Barkhorn v. Adlib Associates, Inc., 203 F. Supp. 121 (D. Haw. 1962)

US District Court for the District of Hawaii - 203 F. Supp. 121 (D. Haw. 1962)
March 21, 1962

203 F. Supp. 121 (1962)

Charles John BARKHORN, Jr., Plaintiff,
v.
ADLIB ASSOCIATES, INC., a Nevada corporation, Defendant.

Civ. No. 1890.

United States District Court D. Hawaii.

March 21, 1962.

Frank D. Padgett, Honolulu, Hawaii, Robertson, Castle & Anthony, Honolulu, Hawaii, of counsel, for plaintiff.

Richard K. Sharpless, Honolulu, Hawaii, Lewis, Buck, & Saunders, Honolulu, Hawaii, of counsel, for defendant.

TAVARES, District Judge.

In its Amended Counterclaim, defendant alleges that plaintiff maliciously and without justification caused to be published certain false words and maliciously and without justification published and circularized letters containing certain other false words which "did libel and disparage the title of defendant" to certain real property in Waikiki, Honolulu, Hawaii, owned by defendant; that plaintiff widely disseminated or caused to be disseminated both statements and in consequence deprived defendant of a market for a sale of a leasehold interest in the property which interest, but for the "libelous and disparaging statements," defendant with reasonable certainty could have sold; that "prior to publication of *122 both said statements, defendant had received numerous inquiries from time to time from responsible, capable buyers who expressed a firm desire to purchase the lease or title to said property;" that "immediately prior to said publication, there was a ready market for the sale of a leasehold interest in or to the title to said property;" that after plaintiff "did libel and disparage" the title of defendant, the persons who had expressed an interest in the property were no longer interested because of "the doubt expressed in defendant's title;" and that after the dissemination of the statements there was no market for the sale of either a leasehold or title interest in the property although during that time other similar interests had been sold in the community.

It further alleges that, as a consequence thereof, it was unable to sell either the title to or a leasehold interest in said real property at a price which it otherwise would have been able to do, to its damage in a specified amount.

Plaintiff has moved to dismiss the Amended Counterclaim on the ground that it fails to state a claim upon which relief can be granted, contending that the names of the persons who had allegedly expressed an interest in the property and who allegedly were no longer interested in the property after the alleged "slander" must be alleged.

This type of action is based upon what is known to the law as "slander of title" and the term includes both spoken and written words. Landstrom v. Thorpe (1951), 8th Cir., 189 F.2d 46, 51, certiorari denied, 342 U.S. 819, 72 S. Ct. 37, 96 L. Ed. 620. "The slander is not actionable in the absence of special damages," Carroll v. Warner Bros. Pictures, Inc. (1937), D.C., N.Y., 20 F. Supp. 405, 408, whether the statement was oral or written, Malachy v. Soper (1836), 3 Bing.N.C. 371, 385, 132 English Reprint 453, 459, Ratcliffe v. Evans (1892), 2 Q.B. 524, and the special damages must be alleged. Federal Rules of Civil Procedure, Rule 9(g), 28 U.S.C.A.; Malachy v. Soper, supra, p. 384; Carroll v. Warner Bros. Pictures, Inc., supra, 20 F.Supp. p. 408.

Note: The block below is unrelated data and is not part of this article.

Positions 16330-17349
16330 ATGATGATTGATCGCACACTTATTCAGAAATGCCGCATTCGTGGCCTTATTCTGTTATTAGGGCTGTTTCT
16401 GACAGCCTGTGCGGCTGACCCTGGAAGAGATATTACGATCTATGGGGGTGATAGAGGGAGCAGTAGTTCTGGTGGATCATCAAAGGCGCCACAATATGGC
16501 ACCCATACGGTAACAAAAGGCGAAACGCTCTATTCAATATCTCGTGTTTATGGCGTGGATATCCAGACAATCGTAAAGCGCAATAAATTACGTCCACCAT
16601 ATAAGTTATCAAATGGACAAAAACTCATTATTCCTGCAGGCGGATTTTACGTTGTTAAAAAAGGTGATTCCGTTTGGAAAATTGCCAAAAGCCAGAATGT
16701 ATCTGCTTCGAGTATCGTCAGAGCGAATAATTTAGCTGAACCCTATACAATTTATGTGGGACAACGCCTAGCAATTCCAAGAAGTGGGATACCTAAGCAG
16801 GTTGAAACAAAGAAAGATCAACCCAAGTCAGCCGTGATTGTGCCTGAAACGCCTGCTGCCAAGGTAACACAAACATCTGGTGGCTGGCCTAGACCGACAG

The general rule is that the names of the persons who refused to purchase because of the alleged slander must be alleged, otherwise no cause of action is stated. Stevenson v. Love (1901), Circuit Court, D.N.J., 106 F. 466, 468; Carroll v. Warner Bros. Pictures, Inc., supra, 20 F.Supp. p. 408.

It has been held that a bill of particulars will not remedy the failure to allege such names. Carroll v. Warner Bros. Pictures, Inc., supra, p. 408.

It thus appears that no claim upon which relief can be granted is stated, either as to the persons who allegedly had inquired or as to the alleged loss of a market.

An exception to this general rule is that such names need not be alleged if it is impossible to allege them. Hargrave v. Le Breton (1769), 4 Burr. 2422, 2423, 98 English Reprint 269, 270; Erick Bowman Remedy Co., Inc. v. Jensen Salsbery Laboratories (1926), 8th Cir., 17 F.2d 255, 262; Landstrom v. Thorpe, supra, 189 F.2d p. 56.

If defendant can name all or some of the persons from whom it allegedly received inquiries and who allegedly were no longer interested after the alleged dissemination of the statements, it must allege their names. If it is impossible for it to allege the names of all or some of such persons, it must so allege. If defendant can name all or some of the persons who allegedly abstained from buying from it after the alleged dissemination of the statements, resulting in no market for the sale of an interest in the property, it must allege their names. If it is impossible for it to allege the names of all or some of such persons, it must so allege. Erick Bowman Remedy Co., Inc. v. Jensen Salsbery Laboratories, supra, 17 F.2d p. 262.

The Motion to Dismiss the Amended Counterclaim is granted, with leave to defendant to amend the Counterclaim within twenty days.